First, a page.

Let’s start with two facts:
- Every company is becoming a Technology Company ( Or “Technology is the Business, Business is the Technology” as I had discussed this in more detail in a previous article)
- Digital Disruptors are growing much faster than Incumbents. So the name of the future game is “Digital Natives vs Digital Immigrants” or “Digital Natives vs Digitally Transformed Incumbents.”
I will start with the first hypothesis to clarify why we as technology leaders believe that every company has to become a technology company. In the traditional, industrial world; companies were categorized based on what they sell. If you sell food, you are a restaurant; if you manufacture / sell cars, you are in automotive industry etc.. With this outdated and conservative definition of the industry; than today we have to classify Amazon as a retailer, Facebook and Google as an advertiser, Netflix as a media company and Tesla as car manufacturer. Yes, they mainly operate & compete in those industries, however this doesn’t change the fact that they are a Technology Company. In the new digital world, it is not correct anymore to categorize companies by what they sell but there is a need to classify companies with the refreshed lens of what they work with and how they work. This perspective rightly puts all companies mentioned before into Technology Industry, which is the right categorization. And it is not only these companies but incumbents in any industry who are destined to survive digital revolution will evolve into a technology company too. GMs, Volkswagen’s and Toyota’s are evolving into technology companies rather than automotive companies. That doesn’t necessarily mean that Google and Apple will evolve into automotive companies with their efforts in autonomous driving though. Industries are converging with technology at the center which leads to the hypothesis of “Every company is becoming a technology company.” Rather than looking the roles technology played in business in the past, today’s new perspective is: “Technology is the Business and Business is the Technology, in every Industry”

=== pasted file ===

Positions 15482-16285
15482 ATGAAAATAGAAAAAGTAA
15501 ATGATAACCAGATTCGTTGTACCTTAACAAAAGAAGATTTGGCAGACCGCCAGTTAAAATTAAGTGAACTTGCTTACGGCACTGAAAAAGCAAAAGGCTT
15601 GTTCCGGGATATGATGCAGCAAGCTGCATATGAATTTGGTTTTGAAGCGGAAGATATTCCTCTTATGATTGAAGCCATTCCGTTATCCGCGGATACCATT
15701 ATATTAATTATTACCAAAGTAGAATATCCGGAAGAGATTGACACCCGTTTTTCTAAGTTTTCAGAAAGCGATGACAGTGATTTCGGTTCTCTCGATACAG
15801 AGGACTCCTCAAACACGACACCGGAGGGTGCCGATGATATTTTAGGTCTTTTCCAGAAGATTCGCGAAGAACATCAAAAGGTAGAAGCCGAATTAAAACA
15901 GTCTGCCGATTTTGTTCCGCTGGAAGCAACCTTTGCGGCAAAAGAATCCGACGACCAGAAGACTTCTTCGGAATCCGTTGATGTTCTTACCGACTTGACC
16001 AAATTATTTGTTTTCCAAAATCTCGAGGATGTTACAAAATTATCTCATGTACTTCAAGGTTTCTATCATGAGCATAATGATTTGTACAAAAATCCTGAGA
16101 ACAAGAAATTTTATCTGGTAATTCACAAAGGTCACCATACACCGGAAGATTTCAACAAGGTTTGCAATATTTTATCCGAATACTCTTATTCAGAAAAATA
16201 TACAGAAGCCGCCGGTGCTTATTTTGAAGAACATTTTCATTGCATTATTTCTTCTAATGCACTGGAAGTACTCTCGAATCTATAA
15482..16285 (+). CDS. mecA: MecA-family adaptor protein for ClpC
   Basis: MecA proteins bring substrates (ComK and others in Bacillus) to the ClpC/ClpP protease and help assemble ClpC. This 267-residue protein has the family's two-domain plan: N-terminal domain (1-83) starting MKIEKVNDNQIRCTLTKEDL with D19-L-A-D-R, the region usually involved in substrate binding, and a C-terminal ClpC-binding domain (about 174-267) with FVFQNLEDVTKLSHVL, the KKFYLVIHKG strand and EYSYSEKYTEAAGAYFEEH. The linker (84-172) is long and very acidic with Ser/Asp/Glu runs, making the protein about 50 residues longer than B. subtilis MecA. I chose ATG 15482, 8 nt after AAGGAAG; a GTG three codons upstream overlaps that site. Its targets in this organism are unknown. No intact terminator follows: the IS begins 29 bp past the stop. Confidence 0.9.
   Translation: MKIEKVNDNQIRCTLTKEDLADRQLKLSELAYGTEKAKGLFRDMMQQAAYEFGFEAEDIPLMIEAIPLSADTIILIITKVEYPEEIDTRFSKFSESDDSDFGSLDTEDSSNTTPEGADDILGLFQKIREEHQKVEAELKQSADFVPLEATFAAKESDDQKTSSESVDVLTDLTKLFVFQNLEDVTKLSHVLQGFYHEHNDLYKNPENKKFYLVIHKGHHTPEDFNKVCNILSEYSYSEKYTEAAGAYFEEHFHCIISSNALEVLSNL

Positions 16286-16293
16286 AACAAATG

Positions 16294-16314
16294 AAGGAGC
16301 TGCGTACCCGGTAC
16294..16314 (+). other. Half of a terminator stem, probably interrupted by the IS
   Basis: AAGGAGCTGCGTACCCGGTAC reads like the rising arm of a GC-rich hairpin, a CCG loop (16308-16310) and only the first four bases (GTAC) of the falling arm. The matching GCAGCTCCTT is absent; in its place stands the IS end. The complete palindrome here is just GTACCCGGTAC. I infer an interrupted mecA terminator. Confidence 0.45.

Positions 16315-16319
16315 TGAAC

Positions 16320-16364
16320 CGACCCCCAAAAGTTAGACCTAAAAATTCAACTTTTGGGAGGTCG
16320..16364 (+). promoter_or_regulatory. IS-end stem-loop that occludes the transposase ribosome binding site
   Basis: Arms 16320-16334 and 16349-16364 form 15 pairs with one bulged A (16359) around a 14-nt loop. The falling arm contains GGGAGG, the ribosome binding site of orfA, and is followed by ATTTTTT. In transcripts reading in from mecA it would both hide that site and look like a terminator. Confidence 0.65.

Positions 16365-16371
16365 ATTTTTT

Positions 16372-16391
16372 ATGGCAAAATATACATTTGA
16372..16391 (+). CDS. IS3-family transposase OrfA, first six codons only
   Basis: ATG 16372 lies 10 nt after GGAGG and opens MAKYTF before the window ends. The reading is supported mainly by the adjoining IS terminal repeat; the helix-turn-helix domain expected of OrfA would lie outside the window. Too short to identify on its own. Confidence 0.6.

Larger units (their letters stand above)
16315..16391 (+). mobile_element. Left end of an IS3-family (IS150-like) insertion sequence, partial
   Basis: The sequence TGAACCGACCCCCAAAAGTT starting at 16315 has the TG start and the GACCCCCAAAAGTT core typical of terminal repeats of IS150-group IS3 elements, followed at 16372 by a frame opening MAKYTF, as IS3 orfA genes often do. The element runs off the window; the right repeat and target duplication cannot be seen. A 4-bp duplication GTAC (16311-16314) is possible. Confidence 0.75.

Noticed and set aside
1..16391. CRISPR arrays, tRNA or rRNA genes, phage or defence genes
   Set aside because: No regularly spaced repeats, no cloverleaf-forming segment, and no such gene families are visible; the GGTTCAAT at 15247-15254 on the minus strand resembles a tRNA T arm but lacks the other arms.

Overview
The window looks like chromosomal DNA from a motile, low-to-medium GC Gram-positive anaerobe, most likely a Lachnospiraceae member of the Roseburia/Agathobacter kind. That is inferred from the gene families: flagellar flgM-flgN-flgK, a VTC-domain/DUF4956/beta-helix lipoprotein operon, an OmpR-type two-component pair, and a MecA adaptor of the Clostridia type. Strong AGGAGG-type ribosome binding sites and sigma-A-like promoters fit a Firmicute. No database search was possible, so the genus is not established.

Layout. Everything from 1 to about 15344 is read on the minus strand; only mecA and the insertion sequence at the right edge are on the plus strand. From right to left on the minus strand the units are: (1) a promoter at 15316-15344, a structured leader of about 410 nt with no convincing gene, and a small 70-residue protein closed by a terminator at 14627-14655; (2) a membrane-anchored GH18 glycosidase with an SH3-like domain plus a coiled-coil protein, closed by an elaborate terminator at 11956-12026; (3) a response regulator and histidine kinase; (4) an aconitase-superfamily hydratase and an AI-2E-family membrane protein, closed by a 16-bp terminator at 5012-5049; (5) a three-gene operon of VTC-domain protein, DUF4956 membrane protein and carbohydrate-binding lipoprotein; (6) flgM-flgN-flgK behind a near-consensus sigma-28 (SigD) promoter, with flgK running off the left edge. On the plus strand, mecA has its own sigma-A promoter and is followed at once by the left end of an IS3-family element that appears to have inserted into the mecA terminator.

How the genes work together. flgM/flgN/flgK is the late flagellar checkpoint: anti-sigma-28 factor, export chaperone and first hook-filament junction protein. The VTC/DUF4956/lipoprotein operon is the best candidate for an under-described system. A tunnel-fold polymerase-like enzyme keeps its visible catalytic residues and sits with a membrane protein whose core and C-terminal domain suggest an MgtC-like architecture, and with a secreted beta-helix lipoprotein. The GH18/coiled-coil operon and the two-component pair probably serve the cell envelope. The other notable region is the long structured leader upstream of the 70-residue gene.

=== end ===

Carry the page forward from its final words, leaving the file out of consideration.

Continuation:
If we would focus a bit more on the second hypothesis, we need to go beyond digital disruptors like Netflix, Tesla, Uber and Airbnb which are discussed very commonly in all media. Rather than repeating those, I want to go a bit deeper and try to discuss why the game is just about “Digital Natives vs Digitally Transformed Incumbents” or “Digital Natives vs Digital Immigrants.” Digital Natives are leveraging disaggregation, disintermediation, and displacement to the business models of incumbent industry leaders. In their book Pivot to the Future, Omar Abbosh, Paul Nunes, and Larry Downes, they share good insights why Incumbents mostly struggle though: “In the digital age, conventional wisdom about business transformation no longer works, if it ever did. .. There is a growing gap between what is technologically possible and what companies actually do with that potential… Despite prolific investments, most companies are just tinkering around the edges of innovation, unable to achieve any fundamental changes to their business. Much of the spending, it turns out, is directed at incremental improvements…Incremental Innovation is not enough.… If companies do not learn to innovate, they risk irrelevance…The corporate “antibodies” may unintentionally destroy initiatives with the potential to lead managers to the future. The old wakes up every morning determined to kill the new… Most companies remain overly focused on their core business, unable to recognize a future is coming up faster all the time, not unlike the car you see in your side-view mirror that is closer than it appears”